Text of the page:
Stay physically active. Control stress and improve well-being by staying active. Moderate exercise on a regular basis (three to five days per week) can be beneficial.

Stay hydrated. Sip water throughout the day, as dehydration may trigger a headache.

Reduce stress. Find a stress-management technique that’s effective and that you enjoy. Consider yoga, meditation, massage, or simply a warm bath.

 

Nutrition

You may find that certain foods trigger headaches or migraines. Pay attention to the types of foods that could be triggers. If, for example, you often get a headache when you eat chocolate, it’s likely that chocolate is a trigger for you. Other foods that are thought to set off a headache or migraine include aged cheeses, cured meats, and citrus fruits. Naturally, avoiding food triggers is an important step in headache prevention.

Nutrition and headache prevention may be about more than avoiding suspected triggers; observing a balanced eating plan may also help prevent headaches. Aim to eat regular meals, as the low blood sugar levels that can result from missed meals can be a trigger. Meals should be balanced, providing protein, carbohydrates, and vitamins and minerals. You can further keep blood sugar levels stable by avoiding excess sugar and by consuming caffeine and alcohol only in moderation (if at all), as excess amounts of either substance may trigger a headache.

 

Medication

There are several different options for preventing and treating headaches and migraines with medication. Ask your doctor about drugs—both prescription and over-the-counter—that may be appropriate for you. When choosing medication options, your doctor will consider such factors as the nature of your symptoms, your overall health, any other medications you are taking, and the type of headaches you experience.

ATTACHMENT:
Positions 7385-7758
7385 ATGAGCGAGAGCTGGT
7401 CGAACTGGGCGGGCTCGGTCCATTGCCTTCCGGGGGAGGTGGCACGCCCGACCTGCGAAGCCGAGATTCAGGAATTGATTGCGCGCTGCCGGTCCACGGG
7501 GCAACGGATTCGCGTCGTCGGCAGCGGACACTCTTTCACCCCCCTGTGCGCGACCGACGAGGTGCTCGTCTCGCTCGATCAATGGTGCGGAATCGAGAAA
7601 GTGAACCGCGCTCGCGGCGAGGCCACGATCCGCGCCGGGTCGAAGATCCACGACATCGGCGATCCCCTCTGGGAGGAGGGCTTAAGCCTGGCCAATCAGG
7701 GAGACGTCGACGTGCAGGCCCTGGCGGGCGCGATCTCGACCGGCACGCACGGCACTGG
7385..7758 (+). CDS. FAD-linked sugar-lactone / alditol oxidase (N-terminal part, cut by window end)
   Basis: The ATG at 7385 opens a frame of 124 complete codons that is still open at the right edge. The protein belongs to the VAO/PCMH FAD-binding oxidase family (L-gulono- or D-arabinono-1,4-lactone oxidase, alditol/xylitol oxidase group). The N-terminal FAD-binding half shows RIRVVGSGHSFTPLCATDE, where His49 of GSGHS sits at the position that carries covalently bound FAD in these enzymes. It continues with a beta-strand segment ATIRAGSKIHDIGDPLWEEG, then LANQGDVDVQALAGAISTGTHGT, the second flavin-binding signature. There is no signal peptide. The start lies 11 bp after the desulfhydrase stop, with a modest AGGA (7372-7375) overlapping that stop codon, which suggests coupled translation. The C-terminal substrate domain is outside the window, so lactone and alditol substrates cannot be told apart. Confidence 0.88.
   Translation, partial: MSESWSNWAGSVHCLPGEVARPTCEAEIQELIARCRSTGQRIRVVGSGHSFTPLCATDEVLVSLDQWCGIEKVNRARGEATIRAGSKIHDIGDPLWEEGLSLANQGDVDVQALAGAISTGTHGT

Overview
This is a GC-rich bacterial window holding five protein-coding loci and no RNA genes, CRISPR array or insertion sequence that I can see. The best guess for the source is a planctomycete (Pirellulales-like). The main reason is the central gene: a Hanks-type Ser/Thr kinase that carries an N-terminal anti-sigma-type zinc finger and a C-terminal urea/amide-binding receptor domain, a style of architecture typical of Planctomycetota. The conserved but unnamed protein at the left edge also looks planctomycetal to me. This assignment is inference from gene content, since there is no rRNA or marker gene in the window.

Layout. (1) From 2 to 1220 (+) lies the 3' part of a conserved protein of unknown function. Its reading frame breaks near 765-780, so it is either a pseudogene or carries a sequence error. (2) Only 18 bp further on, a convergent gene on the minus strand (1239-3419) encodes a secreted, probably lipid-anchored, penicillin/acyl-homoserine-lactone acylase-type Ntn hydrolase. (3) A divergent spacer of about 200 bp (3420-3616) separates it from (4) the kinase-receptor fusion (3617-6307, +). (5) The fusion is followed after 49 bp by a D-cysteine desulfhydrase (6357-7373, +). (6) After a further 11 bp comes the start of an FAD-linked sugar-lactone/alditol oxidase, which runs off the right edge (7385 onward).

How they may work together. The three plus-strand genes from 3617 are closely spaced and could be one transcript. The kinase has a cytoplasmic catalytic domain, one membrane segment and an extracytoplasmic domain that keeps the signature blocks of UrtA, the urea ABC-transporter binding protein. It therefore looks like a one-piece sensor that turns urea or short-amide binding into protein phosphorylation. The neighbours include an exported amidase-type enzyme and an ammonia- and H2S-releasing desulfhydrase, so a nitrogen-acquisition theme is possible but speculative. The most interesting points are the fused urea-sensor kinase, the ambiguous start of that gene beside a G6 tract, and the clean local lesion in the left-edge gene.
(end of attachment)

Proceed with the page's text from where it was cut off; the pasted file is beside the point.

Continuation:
Some people find that over-the-counter pain relievers such as aspirin, ibuprofen, and Tylenol® (acetaminophen) help control headache pain. The US Food and Drug Administration has also approved some over-the-counter medications formulated specifically to treat migraines; these include Excedrin® Migraine (acetaminophen, aspirin, and caffeine) and Advil® Migraine (ibuprofen).

Migraine headaches may also be treated with prescription medications; one of the most common such drugs is Imitrex® (sumatripan succinate), which targets migraine symptoms. Other prescription medications used to treat migraines include drugs to counteract blood vessel constriction (used for prevention) and drugs intended to reduce the frequency and the severity of migraines. Antidepressants and anticonvulsants may also be used.

For women whose migraine attacks appear to be related to their menstrual cycle (changing hormone levels), hormone therapy or birth control pills may offer some relief.

 

Living with Migraines

With a combination of lifestyle measures and medication to prevent migraines and treat their symptoms, it’s possible to control the frequency and the severity of attacks. Some people affected by migraines find that alternative therapies like acupuncture, acupressure, and yoga help control the frequency of attacks and symptoms and contribute to an improved quality of life. Biofeedback is also used to help people manage migraine attacks; this self-help treatment involves the monitoring of breathing, pulse, heart rate, temperature, muscle tension, and brain activity—all involuntary physical responses to stimuli like stress (a potential migraine trigger). By learning how to identify and control these responses, individuals can learn to control their body’s response to stress and thus prevent some migraines.  _